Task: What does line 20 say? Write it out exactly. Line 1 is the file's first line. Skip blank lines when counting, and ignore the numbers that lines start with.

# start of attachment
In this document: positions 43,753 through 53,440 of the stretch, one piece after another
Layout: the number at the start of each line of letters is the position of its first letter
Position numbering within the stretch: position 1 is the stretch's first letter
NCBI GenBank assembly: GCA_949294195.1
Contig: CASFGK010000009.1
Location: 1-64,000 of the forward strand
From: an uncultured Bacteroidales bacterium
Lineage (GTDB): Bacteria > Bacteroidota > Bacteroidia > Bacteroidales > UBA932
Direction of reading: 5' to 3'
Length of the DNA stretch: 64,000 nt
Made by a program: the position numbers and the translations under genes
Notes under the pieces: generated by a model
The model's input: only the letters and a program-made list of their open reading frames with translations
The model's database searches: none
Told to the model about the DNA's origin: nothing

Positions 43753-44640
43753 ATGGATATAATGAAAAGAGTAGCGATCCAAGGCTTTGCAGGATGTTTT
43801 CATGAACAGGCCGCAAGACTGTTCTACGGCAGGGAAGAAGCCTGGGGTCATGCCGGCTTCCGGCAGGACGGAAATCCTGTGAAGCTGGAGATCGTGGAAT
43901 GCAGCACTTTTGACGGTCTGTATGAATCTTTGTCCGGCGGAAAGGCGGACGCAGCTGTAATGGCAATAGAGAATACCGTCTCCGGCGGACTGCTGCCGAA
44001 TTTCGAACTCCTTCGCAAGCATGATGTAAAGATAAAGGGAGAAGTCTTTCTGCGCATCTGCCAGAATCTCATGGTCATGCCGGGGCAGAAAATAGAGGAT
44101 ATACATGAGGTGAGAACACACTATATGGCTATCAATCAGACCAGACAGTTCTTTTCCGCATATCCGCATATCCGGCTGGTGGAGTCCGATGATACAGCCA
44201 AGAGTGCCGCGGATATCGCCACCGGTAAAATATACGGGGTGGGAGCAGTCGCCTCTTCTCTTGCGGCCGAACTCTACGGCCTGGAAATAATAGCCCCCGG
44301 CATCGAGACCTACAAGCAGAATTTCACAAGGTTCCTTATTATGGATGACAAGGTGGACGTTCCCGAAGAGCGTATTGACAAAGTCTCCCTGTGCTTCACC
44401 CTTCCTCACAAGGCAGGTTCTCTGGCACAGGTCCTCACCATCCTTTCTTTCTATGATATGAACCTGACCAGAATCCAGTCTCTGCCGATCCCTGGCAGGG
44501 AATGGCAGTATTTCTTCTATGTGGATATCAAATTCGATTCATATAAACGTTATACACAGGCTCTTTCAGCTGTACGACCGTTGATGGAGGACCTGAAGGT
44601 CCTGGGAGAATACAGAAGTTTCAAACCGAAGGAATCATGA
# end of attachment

44001 TTTCGAACTCCTTCGCAAGCATGATGTAAAGATAAAGGGAGAAGTCTTTCTGCGCATCTGCCAGAATCTCATGGTCATGCCGGGGCAGAAAATAGAGGAT